The complaint on appeal here addresses the propriety of the trial court's denial of defendant's motion to transfer. The order does not recite that "evidence was heard." Rather, the order recites that the court read the briefs, which are included in the record, heard arguments of counsel, which are not evidence and a transcript of which is not necessary to this appeal, and was fully advised in the premises. The defendant's motion contains an uncontroverted affidavit, which is in the record. Also, the record contains a copy of the complaint, defendant's answer and affirmative defense, defendant's motion to transfer and supporting authority and affidavit, plaintiff's reply and defendant's response. A transcript of the hearing on the motion containing the arguments of counsel, based upon the briefs which are in the record, is not necessary to support defendant's position on appeal. The fact that the trial court may have espoused certain reasons for its order not appearing on the face of the document does not support the necessity of a transcript on appeal where, as here, the record contains everything that was presented to the judge in support of or in opposition to the motion. All of the relevant facts, and evidence via defendant's affidavit, are included in the record here presented. Additionally, the briefs of the parties refer only to those facts contained in the complaint, affidavit and memoranda filed, thus obviating the need for this court to resort to specific arguments made by counsel at the hearing. (DeVries v. Bankers Life Co. (1984), 128 Ill. App.3d 647, 651, 471 N.E.2d 230.) The merits of defendant's appeal do not necessitate reference to the transcript. We find, therefore, that the failure to include the transcript in the record does not preclude appellate review.
• 2 The second issue for review is whether the filing of a general appearance results in a waiver of a party's ability to move to transfer for forum non conveniens on an intrastate basis. The gist of plaintiff's argument here is premised upon the assertion that, because defendant's motion is not entitled "motion to dismiss for forum non conveniens," it is actually an objection to the propriety of venue in Cook County seeking a transfer to a proper forum. Alternatively, plaintiff asks this court to equate a motion to transfer for forum non conveniens with a section 2-104 objection to venue. The argument goes, consequently, that defendant's general appearance, as opposed to an immediate objection to venue, is a waiver under section 2-104 of the Code of Civil Procedure. (Ill. Rev. Stat. 1983, ch. 110, par. 2-104(b).) Plaintiff further asserts that his argument is supported by the distinction drawn in Supreme Court Rule 306 for discretionary appeals "from an order * * * denying a motion to dismiss on the grounds of forum non conveniens" (87 Ill.2d. R. 306(a)(1)(ii)) and "from an order * * * granting or denying a motion for a change of venue based on the assertion that the defendant is not a `resident' of the county in which the action was commenced, * * * and no other legitimate basis for venue in that county has been offered by the plaintiff." 87 Ill.2d R. 306(a)(1)(iv).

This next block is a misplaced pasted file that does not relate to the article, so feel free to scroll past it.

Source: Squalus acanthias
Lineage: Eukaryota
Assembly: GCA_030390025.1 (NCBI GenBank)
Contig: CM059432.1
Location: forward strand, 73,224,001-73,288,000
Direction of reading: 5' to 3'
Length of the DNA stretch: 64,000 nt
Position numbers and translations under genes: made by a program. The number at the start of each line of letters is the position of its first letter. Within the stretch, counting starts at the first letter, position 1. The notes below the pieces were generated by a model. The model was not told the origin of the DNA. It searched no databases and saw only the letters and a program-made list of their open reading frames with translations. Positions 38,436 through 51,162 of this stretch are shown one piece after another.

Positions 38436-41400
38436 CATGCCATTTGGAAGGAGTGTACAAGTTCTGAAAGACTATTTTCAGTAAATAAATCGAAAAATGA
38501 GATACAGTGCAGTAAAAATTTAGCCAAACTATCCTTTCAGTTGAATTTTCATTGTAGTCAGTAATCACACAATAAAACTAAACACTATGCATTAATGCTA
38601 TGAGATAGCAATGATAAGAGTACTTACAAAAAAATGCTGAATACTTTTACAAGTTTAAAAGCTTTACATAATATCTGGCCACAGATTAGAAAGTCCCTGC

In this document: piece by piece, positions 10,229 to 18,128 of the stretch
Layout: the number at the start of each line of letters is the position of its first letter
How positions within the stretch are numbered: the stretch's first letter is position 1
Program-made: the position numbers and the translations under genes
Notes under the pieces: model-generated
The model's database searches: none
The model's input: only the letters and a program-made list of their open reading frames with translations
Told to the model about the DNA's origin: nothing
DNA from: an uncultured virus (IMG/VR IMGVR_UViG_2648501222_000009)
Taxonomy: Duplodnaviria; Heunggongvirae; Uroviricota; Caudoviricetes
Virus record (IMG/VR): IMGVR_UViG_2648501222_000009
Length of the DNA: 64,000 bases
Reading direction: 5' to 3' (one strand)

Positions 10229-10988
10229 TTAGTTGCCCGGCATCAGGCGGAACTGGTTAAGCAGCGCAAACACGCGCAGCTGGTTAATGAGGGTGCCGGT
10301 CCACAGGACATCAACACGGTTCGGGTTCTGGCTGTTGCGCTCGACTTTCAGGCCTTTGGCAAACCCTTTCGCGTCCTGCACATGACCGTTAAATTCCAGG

Plaintiff's attack on defendant's appeal, however, fails to note that Rule 306 was amended September 16, 1983, effective October 1, 1983. The amendment was ordered by our supreme court simultaneously with its filing of Torres v. Walsh (1983), 98 Ill.2d 338, 456 N.E.2d ...